Have you got a lazy horse and you don’t know what to do about it?
Think about when you feel lazy. Have you every noticed how your laziness disappears in the face of something that interests you? Like humans, horses become lazy when they are bored, disinterested and/ or unmotivated. Barring illness, lazy horses are just unmotivated horses.
When faced with a lazy horse, the Parelli natural horse training approach is to determine why the horse is unmotivated when he is with you and figure out what interests the horse. If you can do that, you’ll be amazed at how motivated and un-lazy your horse suddenly becomes!
Horsenality™ and Horse Laziness
“Horsenality” is the Parelli method of figuring out your horse’s basic personality type and learning to understand his psychology and behavior from that matrix. In Parelli lingo, a lazy horse is usually a “Left-Brain Introvert”. This type of horse thinks humans are downright boring. But once you know what makes this horse tick and learn to engage him in the ways that motivate him, you will end up with a great horse. Even the laziest person in the world can get motivated to get up and do something if you can figure out what they love.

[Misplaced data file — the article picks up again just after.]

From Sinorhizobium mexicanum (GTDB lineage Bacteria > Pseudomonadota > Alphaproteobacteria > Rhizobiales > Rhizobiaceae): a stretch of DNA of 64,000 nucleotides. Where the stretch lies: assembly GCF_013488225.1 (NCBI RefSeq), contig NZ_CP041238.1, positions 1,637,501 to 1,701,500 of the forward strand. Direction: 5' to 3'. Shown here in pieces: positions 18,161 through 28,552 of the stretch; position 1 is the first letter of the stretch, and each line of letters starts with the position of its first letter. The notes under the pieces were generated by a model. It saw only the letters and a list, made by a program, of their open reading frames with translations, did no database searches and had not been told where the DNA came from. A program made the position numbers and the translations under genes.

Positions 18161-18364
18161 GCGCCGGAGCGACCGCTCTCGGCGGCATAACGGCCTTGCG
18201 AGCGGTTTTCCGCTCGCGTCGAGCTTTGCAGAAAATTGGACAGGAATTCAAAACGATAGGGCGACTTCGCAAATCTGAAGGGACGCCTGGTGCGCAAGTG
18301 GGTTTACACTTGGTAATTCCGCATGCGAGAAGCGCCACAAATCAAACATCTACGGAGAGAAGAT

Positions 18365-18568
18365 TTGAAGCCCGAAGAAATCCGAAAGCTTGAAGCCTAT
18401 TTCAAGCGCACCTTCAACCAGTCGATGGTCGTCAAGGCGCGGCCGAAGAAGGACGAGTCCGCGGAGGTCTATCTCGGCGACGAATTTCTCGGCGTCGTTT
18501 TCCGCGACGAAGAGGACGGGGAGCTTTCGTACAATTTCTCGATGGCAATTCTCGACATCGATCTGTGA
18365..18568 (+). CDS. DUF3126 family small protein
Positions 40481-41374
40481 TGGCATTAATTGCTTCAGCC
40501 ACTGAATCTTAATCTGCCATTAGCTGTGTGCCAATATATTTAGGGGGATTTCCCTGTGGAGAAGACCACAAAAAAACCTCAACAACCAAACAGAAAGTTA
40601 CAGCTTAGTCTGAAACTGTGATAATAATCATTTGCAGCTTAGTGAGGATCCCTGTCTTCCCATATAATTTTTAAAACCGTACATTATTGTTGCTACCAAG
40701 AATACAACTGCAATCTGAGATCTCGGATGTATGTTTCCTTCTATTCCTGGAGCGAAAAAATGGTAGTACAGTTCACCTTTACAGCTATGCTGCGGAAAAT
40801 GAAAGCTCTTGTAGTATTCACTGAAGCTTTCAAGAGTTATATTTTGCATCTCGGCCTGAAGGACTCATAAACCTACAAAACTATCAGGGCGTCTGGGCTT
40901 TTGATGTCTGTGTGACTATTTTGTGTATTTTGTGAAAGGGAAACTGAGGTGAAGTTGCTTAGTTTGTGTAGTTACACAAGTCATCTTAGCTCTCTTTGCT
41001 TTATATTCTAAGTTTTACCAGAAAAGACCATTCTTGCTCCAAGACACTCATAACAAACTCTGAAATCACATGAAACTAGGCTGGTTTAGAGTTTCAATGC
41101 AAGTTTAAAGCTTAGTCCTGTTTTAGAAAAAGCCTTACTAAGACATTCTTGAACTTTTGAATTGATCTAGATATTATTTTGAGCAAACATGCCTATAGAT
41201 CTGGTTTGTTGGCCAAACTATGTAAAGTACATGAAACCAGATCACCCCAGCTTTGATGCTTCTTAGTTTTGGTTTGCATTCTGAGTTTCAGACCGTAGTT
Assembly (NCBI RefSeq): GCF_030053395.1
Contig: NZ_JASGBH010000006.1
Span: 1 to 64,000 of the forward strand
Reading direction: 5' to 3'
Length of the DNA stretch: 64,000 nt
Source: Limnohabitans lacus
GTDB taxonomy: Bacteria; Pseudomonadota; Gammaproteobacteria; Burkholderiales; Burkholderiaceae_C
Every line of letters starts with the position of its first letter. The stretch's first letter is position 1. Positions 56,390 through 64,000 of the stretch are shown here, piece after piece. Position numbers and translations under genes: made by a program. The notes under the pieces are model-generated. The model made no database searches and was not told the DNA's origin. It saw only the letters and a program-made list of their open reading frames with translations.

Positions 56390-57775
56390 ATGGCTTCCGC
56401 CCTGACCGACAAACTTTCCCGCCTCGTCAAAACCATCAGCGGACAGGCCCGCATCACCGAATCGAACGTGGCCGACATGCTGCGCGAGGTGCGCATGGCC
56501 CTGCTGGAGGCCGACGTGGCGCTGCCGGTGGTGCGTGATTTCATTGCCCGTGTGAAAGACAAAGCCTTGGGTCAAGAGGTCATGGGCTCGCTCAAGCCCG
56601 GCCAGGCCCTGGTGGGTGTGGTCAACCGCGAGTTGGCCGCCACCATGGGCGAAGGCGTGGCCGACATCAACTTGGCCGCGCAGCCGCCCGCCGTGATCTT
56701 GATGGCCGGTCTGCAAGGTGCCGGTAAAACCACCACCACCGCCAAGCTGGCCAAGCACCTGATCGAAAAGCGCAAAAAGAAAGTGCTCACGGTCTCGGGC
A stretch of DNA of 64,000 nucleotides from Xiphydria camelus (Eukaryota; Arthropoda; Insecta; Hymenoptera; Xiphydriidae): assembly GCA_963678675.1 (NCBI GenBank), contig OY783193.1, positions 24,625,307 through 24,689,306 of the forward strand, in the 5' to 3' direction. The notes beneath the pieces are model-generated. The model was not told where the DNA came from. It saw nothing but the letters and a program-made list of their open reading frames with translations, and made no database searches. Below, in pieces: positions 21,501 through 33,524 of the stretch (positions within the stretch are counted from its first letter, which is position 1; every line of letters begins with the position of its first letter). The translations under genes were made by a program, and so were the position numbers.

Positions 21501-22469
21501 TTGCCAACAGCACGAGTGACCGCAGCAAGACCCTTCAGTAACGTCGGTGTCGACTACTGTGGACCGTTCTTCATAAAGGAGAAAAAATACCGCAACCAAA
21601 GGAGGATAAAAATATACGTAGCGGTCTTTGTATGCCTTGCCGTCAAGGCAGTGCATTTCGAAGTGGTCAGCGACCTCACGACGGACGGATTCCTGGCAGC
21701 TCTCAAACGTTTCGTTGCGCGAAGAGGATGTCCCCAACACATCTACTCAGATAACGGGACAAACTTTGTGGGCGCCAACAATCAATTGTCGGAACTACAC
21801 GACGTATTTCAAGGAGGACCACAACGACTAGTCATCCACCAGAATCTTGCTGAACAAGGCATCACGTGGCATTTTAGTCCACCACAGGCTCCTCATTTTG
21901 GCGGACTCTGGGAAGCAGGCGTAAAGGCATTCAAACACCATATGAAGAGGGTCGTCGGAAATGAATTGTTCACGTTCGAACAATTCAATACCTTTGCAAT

Should you really have to make this much effort to “figure out” your horse? Well, yes. The Parelli Natural Horsemanship approach is based on developing a relationship with your horse, and the basis of all relationships is understanding your partner, not forcing behavior change.
The Key To Success With A Lazy Horse
Unlike traditional horse training, which usually involves using more physical pressure (kicking, spurs, whips), the natural approach is to understand that the key to a successful partnership with this horse is mental, not physical. Physical pressure will only result in more resentment and defiance. To become your horse’s trusted leader and partner, you need to apply brain power not physical power to shift the horse’s behavior pattern. For a lazy horse, rewards for desirable behavior are the key to success. This horse wants to know what’s in it for him! If you have a general rule about never giving a horse treats (cookies, scratches, rest stops) you might want to re-think that in this case.
Natural horsemanship is flexible horsemanship. Rather than rigid rules, we seek to understand each individual horse and what works for him or her. Flexibility and fluidity – natural horse training at its best.
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